« Reply #4 on: March 10, 2009, 08:53:39 AM »
For the Customer:

*Do not treat the salesperson/CSR as if they are beneath you.

*Do not be verbally abusive to the salesperson/CSR. If you want to complain, contact a manager or supervisor.

*Do not waste the Salesperson/CSR's time by asking for the impossible. (i.e. a book that is not even published yet or an item that was discontinued) If the CSR tells you that the item you are looking for is no longer being produced, please respect the answer.

*When calling about an account or order, please have your account/order information handy. If you are calling about a particular item, please have the SKU number or item name. It is not helpful to the CSR to describe what you are looking for as "the book that was on Oprah last week".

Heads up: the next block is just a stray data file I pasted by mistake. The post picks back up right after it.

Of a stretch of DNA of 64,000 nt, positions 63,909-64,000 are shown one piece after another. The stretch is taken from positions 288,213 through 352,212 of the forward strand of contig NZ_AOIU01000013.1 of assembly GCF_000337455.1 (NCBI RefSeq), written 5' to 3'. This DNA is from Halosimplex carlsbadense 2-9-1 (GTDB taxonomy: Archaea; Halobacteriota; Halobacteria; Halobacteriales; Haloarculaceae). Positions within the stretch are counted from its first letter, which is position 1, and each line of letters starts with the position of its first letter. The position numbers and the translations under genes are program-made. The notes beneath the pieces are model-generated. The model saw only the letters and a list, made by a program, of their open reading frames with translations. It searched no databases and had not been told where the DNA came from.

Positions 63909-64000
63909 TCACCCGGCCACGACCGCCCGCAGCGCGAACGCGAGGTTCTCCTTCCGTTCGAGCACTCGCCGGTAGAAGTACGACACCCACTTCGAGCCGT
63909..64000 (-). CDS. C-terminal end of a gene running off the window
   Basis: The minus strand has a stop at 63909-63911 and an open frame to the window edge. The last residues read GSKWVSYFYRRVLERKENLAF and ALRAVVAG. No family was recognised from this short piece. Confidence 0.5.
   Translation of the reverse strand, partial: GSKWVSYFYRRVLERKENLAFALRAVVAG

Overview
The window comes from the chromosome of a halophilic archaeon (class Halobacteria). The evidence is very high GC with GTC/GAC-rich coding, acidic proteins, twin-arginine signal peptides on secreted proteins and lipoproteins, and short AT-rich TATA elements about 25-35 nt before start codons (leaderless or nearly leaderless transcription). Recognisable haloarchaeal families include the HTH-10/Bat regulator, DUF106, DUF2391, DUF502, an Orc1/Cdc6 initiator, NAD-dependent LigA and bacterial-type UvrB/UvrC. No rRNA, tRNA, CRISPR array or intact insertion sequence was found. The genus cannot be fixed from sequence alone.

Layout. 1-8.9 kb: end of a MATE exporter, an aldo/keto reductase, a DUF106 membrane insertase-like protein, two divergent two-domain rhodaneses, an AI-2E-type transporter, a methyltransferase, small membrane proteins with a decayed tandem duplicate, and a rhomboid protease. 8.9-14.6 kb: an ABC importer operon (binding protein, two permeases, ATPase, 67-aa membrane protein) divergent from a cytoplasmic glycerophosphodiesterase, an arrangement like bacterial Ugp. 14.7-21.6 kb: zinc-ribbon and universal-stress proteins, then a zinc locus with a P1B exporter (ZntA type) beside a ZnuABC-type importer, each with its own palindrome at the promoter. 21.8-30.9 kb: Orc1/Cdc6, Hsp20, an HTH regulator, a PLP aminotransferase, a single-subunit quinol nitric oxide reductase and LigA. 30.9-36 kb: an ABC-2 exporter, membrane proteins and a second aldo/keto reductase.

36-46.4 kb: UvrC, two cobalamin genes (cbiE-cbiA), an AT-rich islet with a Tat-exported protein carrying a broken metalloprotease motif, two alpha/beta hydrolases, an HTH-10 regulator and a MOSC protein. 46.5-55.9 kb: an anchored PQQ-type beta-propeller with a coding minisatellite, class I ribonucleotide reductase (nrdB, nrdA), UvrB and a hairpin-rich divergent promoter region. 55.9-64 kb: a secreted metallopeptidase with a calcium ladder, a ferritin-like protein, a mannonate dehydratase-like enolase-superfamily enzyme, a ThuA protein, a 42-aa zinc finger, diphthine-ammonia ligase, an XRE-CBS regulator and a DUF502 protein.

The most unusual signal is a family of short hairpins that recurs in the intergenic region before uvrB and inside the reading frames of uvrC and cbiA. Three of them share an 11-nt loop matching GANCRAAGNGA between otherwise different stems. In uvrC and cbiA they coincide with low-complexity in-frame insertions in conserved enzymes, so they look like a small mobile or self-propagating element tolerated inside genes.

*Please obey the payment methods rules and restrictions. If they say no checks, it means NO CHECKS!

*Please keep track of your children. If they do make a mess, please make a reasonable attempt to clean up after them.

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jais

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Re: Customer service etiquette
« Reply #5 on: March 10, 2009, 08:58:27 AM »
For the Customer:


*When calling about an account or order, please have your account/order information handy. If you are calling about a particular item, please have the SKU number or item name. It is not helpful to the CSR to describe what you are looking for as "the book that was on Oprah last week".




POD! POD! POD!

And please, when calling your bank, don't get in a huff when asked for your account number or social security number.  Also, stating that you refuse to give that information over the phone won't help.  I need one or the other to help you.  You're not the only Bob or Jane Nelson out there.